... relational database designed to manage, analyze and report on business information. It offers breakthrough ease of use, unprecedented cross-product integration, connectivity, and outstanding power and analysis capabilities. Computing features maximize the sharing of information in the organization. Approach offers tight integration with *Lotus Notes*...."
.... Okay, so it's rubbish by-design.
At the time, it was awesome when PC Mag/et al graced it with awards. Problem is is that Lotus missed the ball many times and for political or funding reasons things slid. They probably ahd fundamental itnernal issues that led to their being bought out. I temped there, in the South Bay for about 11 months on one occasion and about 3 weeks on another. It WAS fun. But, it was only the cc:Mail division with Notes deves. I used to like Notes, the drawer version. As an Approach user, one needn't USES Notes.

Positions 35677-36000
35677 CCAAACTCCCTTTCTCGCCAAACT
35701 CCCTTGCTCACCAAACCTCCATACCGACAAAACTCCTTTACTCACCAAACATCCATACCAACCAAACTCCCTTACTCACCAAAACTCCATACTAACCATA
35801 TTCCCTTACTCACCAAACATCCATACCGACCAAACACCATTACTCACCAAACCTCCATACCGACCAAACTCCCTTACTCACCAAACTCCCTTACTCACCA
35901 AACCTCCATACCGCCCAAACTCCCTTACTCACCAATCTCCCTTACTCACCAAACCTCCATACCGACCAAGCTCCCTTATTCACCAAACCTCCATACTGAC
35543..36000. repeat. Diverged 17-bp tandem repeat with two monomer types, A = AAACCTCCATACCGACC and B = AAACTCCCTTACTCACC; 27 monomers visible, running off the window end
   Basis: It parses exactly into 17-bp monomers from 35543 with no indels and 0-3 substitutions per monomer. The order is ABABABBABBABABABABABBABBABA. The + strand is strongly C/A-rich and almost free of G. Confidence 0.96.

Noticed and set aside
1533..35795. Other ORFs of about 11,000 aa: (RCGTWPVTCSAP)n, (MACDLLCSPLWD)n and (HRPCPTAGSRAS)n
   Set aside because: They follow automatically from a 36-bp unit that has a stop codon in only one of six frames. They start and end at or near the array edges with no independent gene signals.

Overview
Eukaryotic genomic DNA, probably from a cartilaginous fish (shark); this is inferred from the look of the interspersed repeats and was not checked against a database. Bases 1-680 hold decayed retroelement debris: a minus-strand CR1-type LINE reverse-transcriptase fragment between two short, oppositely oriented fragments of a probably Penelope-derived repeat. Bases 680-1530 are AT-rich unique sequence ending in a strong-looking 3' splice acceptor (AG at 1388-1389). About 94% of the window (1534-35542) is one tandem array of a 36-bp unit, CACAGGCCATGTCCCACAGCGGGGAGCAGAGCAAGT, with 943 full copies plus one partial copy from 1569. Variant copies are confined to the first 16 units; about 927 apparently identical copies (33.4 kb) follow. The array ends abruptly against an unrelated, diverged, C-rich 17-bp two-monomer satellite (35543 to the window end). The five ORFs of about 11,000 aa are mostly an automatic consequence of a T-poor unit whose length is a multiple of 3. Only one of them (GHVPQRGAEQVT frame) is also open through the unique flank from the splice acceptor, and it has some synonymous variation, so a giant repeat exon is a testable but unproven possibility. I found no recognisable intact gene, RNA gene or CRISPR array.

Approach is billed as being tightly integrated with Notes, and that to me is a PR disaster, given the number of people who totally LOATHE Notes. I think Approach was a bit too good for individual desktop users who could run their own reports, logging in to Ingres, Sybase, MS SQL, and some 10 other architectures, via login controls (not the most robust, but at least they could pacify many sysadmins who were not ordered to use only mssql and ms access or foxpro), and ad hoc create reports based on what they were allowed to access.